Italy’s official entry to the Oscars for Best International Film is the documentary Notturno from award-winning director Gianfranco Rosi. Over three years, Rosi traveled through Iraq, Kurdistan, Syria, and Lebanon and captured vignettes of the citizens within those countries.
Rosi directed, filmed, and recorded sound for Notturno. His process involved first building relationships and trust with his subjects to gain access to their most intimate spaces.
In an early scene, women whimper throughout an abandoned prison where their sons were imprisoned, tortured and killed. The mother’s communal suffering is so personal and specific that the presence of the camera almost feels intrusive. Yet, Rosi’s excellently composed shots, a staple throughout the film, eases an impression of the invasion of privacy. While some documentaries favor lower-quality, jerky footage to express the story’s “realness”, Rosi’s footage is highly cinematic. The details of the scenes are rich and the camera is solitary. Often, one has to remind themselves that they are watching the lives of real people and not an auteur film.
In addition to his cinematic style, Notturno’s editing is also noteworthy. Edited by Jacopo Quadri, the film opens with text describing the tumultuous history of Iraq, Kurdistan, Syria, and Lebanon. Subsequently, Notturno moves from scene to scene, from day to night, occasionally returning to a subject, but otherwise presenting stories that never fully play out. Oftentimes it is even unclear what region the footage is from.
From a foreign and western perspective, the lack of context is initially frustrating. There are no cold hard facts to inform the scenes. There is no clear message to stand behind. Instead, the viewer blindly follows the emotions of the subjects. The documentary then shifts from frustrating to immersive.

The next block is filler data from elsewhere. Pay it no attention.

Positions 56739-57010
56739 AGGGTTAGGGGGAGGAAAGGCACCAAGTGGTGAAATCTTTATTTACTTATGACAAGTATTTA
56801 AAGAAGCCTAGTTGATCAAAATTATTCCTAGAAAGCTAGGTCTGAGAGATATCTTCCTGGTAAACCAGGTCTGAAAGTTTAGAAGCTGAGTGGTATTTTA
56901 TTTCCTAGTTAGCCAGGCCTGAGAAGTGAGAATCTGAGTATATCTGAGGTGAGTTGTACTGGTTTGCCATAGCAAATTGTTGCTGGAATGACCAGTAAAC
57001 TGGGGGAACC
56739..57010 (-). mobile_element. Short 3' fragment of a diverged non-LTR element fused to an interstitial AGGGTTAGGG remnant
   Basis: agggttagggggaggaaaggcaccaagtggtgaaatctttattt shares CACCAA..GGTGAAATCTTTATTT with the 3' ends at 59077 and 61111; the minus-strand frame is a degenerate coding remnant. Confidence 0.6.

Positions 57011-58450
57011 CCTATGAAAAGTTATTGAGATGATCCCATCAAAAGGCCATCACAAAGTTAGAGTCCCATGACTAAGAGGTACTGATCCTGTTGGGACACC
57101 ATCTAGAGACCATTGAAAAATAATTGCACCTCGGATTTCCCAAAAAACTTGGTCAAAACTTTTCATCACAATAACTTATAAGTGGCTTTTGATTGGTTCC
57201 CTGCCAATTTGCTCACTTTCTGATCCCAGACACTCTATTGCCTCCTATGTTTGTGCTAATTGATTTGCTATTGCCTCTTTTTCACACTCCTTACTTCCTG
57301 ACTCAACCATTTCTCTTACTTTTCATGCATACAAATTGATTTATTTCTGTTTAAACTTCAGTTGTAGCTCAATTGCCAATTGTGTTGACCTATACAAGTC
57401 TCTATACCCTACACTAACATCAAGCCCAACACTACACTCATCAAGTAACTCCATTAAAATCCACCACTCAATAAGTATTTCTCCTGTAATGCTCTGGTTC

If Notturno offers any contextualization, it’s from scenes shot at a psychiatric hospital where patients rehearse a play about their homeland, its history, and the trauma brought upon its citizens. Through their lines, the patients repeat their frustrations with corruption, racism, terrorism, and a government that places foreign interests over the lives of its own people. These themes echo over the scenes of the other subjects.
Rosi’s Notturno excellently balances artistry and realism. Although a documentary, the film is poetic in how it weaves through scenes of various landscapes, peoples, and traumas to provide an intimate portrait of the experiences of the citizens of Iraq, Kurdistan, Syria, and Lebanon. His mastery is no surprise as the director is highly regarded for his previous films such as El Sicario – Room 164, Sacro Gra, and Fire at Sea. With three months until the Oscars ceremony, it will be interesting to see how Rosi’s documentary will stack up to other potential nominees.
Notturno is available through virtual cinema and will be released On Demand and Hulu on January 29th.
Photo Credits: NEON